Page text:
Cash ISAs: With a Cash ISA, you earn interest on your deposits. The money placed in a cash account is safe, it will not fluctuate, and, assuming you stay within the limit of the Financial Services Compensation Scheme (FSCS), up to £85,000 will be protected per person per authorised bank or building society should an authorised financial services firm fail.

While your money is protected within a cash account, there is one thing to keep in mind; inflation. With interest rates still low following the financial crisis, the impact of inflation means your savings are likely losing value. As the cost of living rises, your savings will have diminished spending power over time, effectively losing your money in real terms.

Stocks and Shares ISAs: In contrast, a Stocks and Shares ISA could help your money keep pace, and hopefully exceed, inflation. As your money is invested, it has the opportunity to deliver returns that maintain or increase your spending power.

Of course, the key consideration with a Stocks and Shares ISA is the risk. As your money is invested, it will be exposed to market volatility. This means the value of your investments could decrease. Typically, with a Stocks and Shares ISA, you will be able to select from several risk profiles, allowing you to choose the one that most closely matches your attitude to risk.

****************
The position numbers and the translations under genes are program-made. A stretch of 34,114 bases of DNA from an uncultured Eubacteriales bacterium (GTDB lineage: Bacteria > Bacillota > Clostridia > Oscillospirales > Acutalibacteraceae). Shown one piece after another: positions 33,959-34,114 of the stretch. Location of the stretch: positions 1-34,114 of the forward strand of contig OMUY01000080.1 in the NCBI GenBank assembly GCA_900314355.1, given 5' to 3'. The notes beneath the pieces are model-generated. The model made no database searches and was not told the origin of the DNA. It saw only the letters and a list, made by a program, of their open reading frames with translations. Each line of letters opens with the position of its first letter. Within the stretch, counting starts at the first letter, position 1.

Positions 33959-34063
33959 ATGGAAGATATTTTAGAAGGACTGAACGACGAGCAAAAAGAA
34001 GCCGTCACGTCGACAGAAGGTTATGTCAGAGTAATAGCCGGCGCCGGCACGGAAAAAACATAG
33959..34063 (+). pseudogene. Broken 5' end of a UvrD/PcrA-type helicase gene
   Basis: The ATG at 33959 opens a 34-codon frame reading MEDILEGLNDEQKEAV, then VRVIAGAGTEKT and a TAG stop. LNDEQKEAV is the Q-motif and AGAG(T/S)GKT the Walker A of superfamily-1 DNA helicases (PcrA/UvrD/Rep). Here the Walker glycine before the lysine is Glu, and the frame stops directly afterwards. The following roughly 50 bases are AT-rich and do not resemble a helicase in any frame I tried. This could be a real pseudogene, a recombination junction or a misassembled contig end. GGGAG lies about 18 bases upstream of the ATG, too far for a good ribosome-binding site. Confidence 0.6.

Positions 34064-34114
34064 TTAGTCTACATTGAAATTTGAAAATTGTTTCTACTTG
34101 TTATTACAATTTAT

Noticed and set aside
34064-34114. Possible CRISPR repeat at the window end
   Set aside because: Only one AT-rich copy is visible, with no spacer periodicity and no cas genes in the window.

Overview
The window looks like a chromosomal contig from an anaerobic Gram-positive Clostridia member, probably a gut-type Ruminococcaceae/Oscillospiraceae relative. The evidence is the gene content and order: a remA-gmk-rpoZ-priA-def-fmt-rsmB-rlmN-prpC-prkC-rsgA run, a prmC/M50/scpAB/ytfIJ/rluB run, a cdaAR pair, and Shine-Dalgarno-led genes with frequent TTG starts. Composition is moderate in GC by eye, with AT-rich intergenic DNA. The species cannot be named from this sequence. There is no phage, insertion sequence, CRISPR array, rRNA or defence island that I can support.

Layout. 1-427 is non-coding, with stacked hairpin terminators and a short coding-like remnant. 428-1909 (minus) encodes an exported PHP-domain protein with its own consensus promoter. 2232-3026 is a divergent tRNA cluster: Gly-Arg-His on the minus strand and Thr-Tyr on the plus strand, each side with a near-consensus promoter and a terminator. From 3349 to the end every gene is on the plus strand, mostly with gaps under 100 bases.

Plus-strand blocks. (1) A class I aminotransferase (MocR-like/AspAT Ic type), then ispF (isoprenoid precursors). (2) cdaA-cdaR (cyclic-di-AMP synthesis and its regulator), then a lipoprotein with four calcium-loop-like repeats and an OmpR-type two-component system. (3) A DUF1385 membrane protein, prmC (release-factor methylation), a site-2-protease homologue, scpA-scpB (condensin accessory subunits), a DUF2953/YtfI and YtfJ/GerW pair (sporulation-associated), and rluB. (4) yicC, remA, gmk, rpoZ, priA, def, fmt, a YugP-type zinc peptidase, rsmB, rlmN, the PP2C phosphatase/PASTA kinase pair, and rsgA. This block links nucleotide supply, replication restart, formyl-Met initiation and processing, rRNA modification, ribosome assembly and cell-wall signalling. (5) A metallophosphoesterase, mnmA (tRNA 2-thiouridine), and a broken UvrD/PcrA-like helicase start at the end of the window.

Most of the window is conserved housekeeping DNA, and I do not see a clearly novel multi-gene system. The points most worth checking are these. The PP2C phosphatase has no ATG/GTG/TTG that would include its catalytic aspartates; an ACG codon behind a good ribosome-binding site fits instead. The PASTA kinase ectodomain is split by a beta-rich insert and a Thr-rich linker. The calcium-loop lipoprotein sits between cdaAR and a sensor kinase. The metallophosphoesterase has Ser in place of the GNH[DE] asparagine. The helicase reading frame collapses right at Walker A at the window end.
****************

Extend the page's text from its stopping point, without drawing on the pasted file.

When choosing between a Cash ISA and a Stocks and Shares ISA, it is important to look at what your goals are and the timeframe. A Cash ISA can be a useful place to store a financial buffer that you may need to dip into or for saving objectives that are short term. Conversely, it is usually advisable that you invest with a minimum timeframe of five years in mind. As a result, a Stocks and Shares ISA may be better suited to long-term goals.

It is important to remember you do not need to choose between the two main ISAs when deciding where to place your money. You can potentially spread your £20,000 annual subscription limit across different types of ISAs, building a mix of saving and investment accounts if you choose.

The evolution of ISAs

As the importance of ISAs has risen in financial planning, new ISA products have launched, offering incentives and more ways to save.